Dead alert: We’ve been hearing about the dead zone in the Gulf all summer. That’s the end result of the wicked cycle known as hypoxia where nutrients from fertilizer run-off spill into coastal waters. The nutrient boom sparks an algae explosion which sucks so much oxygen out of the water that marine life can’t survive. Turns out that, according to a new study by NOAA, the number of dead zones along U.S. coastlines has jumped by 30 times since the 1960s. In fact, researchers say they found dead zones in half of the 647 waterways they studied. One zone off the coast of Oregon and Washington — apparently exacerbated by climate change — is now the third largest in the world.
Just do it … over: So what does Nike know about coal mining? Apparently, not much. As part of a promotional ad for a special uniform that it designed for the West Virginia Mountaineers football team, Nike featured an image of a player in front of a flat, treeless mountaintop. The uniform looks suspiciously like a poster for mountaintop mining, the odious technique where coal companies blow the tops off mountains. The uniform is meant to pay tribute to the 29 miners killed in an explosion at the Upper Big Branch mine earlier this year. Unfortunately, they died in an underground mine. Nike says it will try, try again.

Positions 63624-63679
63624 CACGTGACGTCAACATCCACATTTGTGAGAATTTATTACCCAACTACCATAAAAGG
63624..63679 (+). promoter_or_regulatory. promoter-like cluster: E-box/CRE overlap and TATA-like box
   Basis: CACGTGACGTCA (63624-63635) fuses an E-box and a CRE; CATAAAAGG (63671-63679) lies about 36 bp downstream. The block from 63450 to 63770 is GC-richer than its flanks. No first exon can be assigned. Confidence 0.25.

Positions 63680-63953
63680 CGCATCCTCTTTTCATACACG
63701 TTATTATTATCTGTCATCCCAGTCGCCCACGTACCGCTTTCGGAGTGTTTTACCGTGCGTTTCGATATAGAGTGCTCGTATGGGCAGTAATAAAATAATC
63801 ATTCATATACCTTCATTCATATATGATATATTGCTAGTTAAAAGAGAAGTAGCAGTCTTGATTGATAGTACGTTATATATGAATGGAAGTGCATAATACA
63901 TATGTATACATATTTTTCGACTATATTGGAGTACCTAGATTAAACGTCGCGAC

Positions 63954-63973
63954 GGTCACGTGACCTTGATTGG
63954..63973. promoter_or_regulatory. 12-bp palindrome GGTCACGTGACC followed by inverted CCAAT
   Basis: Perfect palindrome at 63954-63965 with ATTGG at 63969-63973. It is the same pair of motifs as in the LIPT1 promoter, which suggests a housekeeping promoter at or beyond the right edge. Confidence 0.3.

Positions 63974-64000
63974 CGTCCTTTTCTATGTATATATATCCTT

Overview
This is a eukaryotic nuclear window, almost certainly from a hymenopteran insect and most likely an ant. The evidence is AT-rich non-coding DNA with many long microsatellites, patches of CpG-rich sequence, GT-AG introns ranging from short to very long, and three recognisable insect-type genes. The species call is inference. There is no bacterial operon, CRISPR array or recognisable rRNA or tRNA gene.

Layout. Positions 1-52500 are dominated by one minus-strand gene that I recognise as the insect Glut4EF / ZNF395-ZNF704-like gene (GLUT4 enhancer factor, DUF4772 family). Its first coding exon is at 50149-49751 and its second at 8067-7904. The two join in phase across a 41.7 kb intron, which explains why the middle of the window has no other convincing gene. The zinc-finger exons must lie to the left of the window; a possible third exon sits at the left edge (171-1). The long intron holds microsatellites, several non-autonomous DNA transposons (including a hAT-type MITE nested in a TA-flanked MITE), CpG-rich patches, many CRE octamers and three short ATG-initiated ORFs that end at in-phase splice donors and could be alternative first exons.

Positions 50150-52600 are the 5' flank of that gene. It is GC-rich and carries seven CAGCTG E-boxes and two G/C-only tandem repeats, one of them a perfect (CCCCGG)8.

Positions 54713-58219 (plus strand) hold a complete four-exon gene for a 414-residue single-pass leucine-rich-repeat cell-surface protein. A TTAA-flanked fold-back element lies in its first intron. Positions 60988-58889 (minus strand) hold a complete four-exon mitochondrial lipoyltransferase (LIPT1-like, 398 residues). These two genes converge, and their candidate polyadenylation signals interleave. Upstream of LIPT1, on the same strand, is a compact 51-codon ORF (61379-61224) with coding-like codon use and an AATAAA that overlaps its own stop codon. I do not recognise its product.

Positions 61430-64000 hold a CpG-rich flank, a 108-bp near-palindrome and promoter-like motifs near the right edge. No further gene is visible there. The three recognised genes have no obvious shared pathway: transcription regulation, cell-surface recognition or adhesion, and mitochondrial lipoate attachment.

: You probably haven’t heard of Devin Nunes, a Republican congressman representing central California. But if you’re even a little bit green, he doesn’t like you. In a new book Restoring the Republic, he describes environmental lobbyists as “followers of neo-Marxist, socialist, Maoist or Communist ideals.” And that Pacific Gas & Electric, Ford, and Dow Chemical companies are “allied with extremist groups.” Oh, and also, that anxiety about global warming is “hysteria” spread by a “Doomsday cult.”
It’s a Mao world after all.